Who is Iago? He is a Venetian soldier, presently serving as Othello’s ensign (or “ancient”). He has been fighting the Turks for at least several years during which time he has witnessed Othello’s skills in fighting both ‘Christians and heathens’ in places like Cyprus and Rhodes, among others. In other words, Iago has witnessed Othello in battle prior to his defection to Venice, and perhaps Iago has become aware of Othello’s deep paranoia of betrayal, as Othello, himself, has essentially betrayed the Ottomans. At any rate, Iago is a deeply envious person (in the spirit of Nietzschean ressentiment) and he is a schemer who hides his true intentions (“I am not what I am” –is his infamous inversion of the Biblical God’s declaration). Iago begins the play by expressing dissatisfaction at being passed over for the position of Othello’s lieutenant in favor of a soft-handed Florentine, Michael Cassio, a bookish “arithmetician” who has hardly seen the field of battle (in fact, he has “never set a squadron in the field nor the division of a battle knows more than a spinster”). Cassio’s somewhat possessive mistress (not his wife) named Bianca lurks frequently in his shadow. Iago despises Cassio. In addition to his existing grievances, Iago claims there were “three great ones” in Venice who supported his bid for lieutenant, but Othello still chose Cassio for the position instead. With this in mind, I might suggest that Othello’s selection of an inexperienced, non-Venetian lieutenant, like Cassio, is yet another instance of his lack of tact. Othello may be a great warrior, despite being a clumsy politic. Iago observes these failings, and he concocts an elaborate ploy in which to ensnare Cassio in the hopes of taking over as lieutenant. However, he does not stop there. Why? Because Iago is bitterly resentful. He longs not only to witness the advent of his own personal fortunes, but rather he hopes to bring down a great-souled man like Othello, and in doing so, he hopes to witness the ruination of a classical hero. Iago represents a uniquely modern source of rage, or wrath –a brand of vengeance which seeks a scorched earth path of destruction because “we cannot all be masters.” His steady diet of revenge is a perverted form of justice which comes by means of certain excesses and deprivations –it is the nasty presence of schadenfreude which gives him a vicious, discontented soul that ‘gnaws at his innards.’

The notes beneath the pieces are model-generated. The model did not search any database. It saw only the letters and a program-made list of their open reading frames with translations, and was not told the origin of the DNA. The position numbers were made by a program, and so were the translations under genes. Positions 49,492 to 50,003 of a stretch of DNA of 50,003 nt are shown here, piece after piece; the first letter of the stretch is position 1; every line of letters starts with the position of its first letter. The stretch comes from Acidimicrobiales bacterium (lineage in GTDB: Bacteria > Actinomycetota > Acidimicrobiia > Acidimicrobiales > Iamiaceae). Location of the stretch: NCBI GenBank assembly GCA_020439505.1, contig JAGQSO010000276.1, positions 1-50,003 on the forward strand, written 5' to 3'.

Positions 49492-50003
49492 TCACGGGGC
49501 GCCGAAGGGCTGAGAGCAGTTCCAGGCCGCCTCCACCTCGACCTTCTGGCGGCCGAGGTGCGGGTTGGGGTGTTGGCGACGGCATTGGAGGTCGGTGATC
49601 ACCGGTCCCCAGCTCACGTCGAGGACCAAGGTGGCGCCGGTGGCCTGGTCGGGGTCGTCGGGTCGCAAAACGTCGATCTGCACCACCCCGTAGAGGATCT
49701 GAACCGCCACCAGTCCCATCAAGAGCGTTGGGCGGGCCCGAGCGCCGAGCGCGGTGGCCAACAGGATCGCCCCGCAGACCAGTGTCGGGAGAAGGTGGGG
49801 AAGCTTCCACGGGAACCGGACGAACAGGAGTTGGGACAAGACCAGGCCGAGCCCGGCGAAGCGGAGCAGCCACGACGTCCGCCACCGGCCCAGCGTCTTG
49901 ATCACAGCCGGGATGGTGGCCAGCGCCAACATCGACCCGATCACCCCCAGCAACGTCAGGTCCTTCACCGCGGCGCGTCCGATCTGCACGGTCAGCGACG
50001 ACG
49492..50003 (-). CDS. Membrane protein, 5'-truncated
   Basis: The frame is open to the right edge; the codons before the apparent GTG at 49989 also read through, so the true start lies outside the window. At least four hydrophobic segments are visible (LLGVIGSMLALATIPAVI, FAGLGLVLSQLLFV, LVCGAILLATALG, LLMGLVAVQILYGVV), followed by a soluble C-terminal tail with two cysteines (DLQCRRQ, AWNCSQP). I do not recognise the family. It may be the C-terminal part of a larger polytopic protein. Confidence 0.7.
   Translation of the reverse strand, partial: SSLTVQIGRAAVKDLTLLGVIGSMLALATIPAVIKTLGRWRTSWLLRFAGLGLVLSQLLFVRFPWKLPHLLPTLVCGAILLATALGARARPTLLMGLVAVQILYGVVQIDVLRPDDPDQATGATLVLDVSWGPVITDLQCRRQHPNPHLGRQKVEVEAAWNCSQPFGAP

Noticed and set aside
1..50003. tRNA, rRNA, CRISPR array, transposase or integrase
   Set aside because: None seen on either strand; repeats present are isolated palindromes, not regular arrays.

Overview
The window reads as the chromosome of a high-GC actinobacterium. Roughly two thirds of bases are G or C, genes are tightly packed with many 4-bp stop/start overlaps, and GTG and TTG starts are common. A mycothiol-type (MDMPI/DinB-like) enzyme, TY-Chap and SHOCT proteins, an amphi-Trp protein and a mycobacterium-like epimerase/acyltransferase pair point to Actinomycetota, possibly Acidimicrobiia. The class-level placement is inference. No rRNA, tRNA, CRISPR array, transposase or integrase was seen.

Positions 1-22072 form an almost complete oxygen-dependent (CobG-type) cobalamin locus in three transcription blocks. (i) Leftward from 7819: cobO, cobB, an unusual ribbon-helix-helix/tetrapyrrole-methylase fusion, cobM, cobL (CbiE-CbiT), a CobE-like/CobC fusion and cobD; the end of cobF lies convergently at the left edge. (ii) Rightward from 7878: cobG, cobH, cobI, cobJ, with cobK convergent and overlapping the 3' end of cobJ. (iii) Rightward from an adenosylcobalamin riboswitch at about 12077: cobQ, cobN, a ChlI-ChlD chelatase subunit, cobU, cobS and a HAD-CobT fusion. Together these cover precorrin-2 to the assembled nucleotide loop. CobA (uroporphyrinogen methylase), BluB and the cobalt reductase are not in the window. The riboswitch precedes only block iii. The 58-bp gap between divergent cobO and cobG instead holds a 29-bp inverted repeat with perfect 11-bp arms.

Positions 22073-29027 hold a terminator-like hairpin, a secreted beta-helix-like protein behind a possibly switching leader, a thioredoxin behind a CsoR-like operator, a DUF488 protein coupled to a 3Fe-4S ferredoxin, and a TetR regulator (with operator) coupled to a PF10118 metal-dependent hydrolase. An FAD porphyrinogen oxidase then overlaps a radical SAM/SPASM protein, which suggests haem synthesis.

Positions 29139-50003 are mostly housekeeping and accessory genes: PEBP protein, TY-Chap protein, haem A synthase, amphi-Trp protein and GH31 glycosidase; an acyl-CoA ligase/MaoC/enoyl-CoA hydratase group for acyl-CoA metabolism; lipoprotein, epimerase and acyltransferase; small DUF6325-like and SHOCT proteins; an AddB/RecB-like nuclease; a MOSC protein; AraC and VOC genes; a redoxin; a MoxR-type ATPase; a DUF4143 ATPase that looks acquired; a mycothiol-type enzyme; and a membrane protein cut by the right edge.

The people surrounding Iago become mere pawns in his nihilistic plot –including poor Roderigo and his impossible love for Desdemona, but also, and perhaps most strikingly, Iago’s own wife, Emilia, who serves as a mere cog in his ugly machinations. Even prior to his plans, the marriage of Iago and Emilia seems to ring hollow – Iago believes his wife Emilia is too loose-lipped, and, in general, he believes women are deceptive creatures “who rise to play, and go to bed to work.” In some respects, he echoes Hamlet in their mutual suspicion of women whose attractive exterior betrays an evil interior. In turn, Emilia, claims men are mere stomachs which consume and belch up women –both spouses carry a most vulgar prejudice against the opposite sex. While serving as Desdemona’s handmaid, Emilia suggests there is indeed a price she would accept to cheat on her husband, because ‘every small vice has its price.’ Unlike Desdemona, Emilia had chosen a customary and acceptable husband in Iago, the Venetian military ensign, and when Desdemona’s cousin Lodovico arrives, Emilia claims she knows “a lady in Venice who would walk barefoot to Palestine for a touch of his nether lip.” Here, again, we see the loose sexual mores of Venice on display. However, Emilia still obeys her husband’s whims, going so far as to steal Desdemona’s prized handkerchief (“her first remembrance from the Moor”) which Othello later explains was an important keepsake from his dying mother, a gift from an Egyptian which carries mysterious supernatural powers –its magic will offer an amiable marriage to its possessor. The handkerchief was apparently crafted by a sibyl using the silk from hallowed worms and mummified maidens. Do we believe Othello? A skeptical reader might suggest Othello is again spinning elaborate yarns. However, if this account of the handkerchief is true, perhaps there was witchcraft involved in Othello’s courtship of Desdemona after all –an accusation her fearful father once leveled. Regardless, the handkerchief comes to symbolize the collapsing marriage between Othello and Desdemona, especially Othello’s growing rejection of domestication and his reassertion of his heroic spirit. Continually fed an unfolding web of lies from Iago, Othello is driven mad at the thought that his wife has been unfaithful. On the field of battle, Othello is accustomed to simply taking what he pleases a la Achilles in Homer’s Iliad, however a marriage requires listening, compromise, and mutual subordination. Building on his initial transgression (taking Desdemona as his bride without the blessing of her father) Othello suddenly snaps after discovering her handkerchief is missing, and he berates and smacks Desdemona in front of a delegation of Venetians, yielding audible shock from the gentle senators. In a mere three day’s time, Othello has been turned against his wife and has devolved into an epileptic marital tyrant. He is convinced that Desdemona must die, so as to prevent her infidelity from ever occurring again –evil must be rooted out from the earth. In spite of being born a Turk, Othello assumes the garb of the Christian West and becomes intoxicated by the resentful, envious spirit of Iago’s embodiment of its greatest extreme. His perceived victimhood is transformed into righteous vengeance.